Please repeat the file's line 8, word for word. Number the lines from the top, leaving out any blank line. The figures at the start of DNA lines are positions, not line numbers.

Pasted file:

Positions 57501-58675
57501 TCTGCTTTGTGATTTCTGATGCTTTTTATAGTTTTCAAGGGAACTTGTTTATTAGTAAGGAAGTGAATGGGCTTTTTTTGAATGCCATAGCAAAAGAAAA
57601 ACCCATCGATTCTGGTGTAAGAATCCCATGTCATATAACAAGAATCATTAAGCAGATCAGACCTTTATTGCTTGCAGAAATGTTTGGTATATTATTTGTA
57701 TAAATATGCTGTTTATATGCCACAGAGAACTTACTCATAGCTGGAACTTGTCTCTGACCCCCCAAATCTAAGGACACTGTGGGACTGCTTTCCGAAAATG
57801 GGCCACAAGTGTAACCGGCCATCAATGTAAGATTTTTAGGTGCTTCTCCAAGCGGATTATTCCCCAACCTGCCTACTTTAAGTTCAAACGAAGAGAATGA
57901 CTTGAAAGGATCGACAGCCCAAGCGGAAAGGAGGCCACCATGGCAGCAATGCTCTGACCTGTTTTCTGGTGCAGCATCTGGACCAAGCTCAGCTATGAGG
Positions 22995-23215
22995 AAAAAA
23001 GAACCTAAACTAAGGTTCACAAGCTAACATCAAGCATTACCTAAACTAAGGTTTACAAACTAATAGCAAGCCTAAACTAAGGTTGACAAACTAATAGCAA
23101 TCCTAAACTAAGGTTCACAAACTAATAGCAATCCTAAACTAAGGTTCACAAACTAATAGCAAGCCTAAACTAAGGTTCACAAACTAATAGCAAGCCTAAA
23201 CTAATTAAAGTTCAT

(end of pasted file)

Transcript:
22995 AAAAAA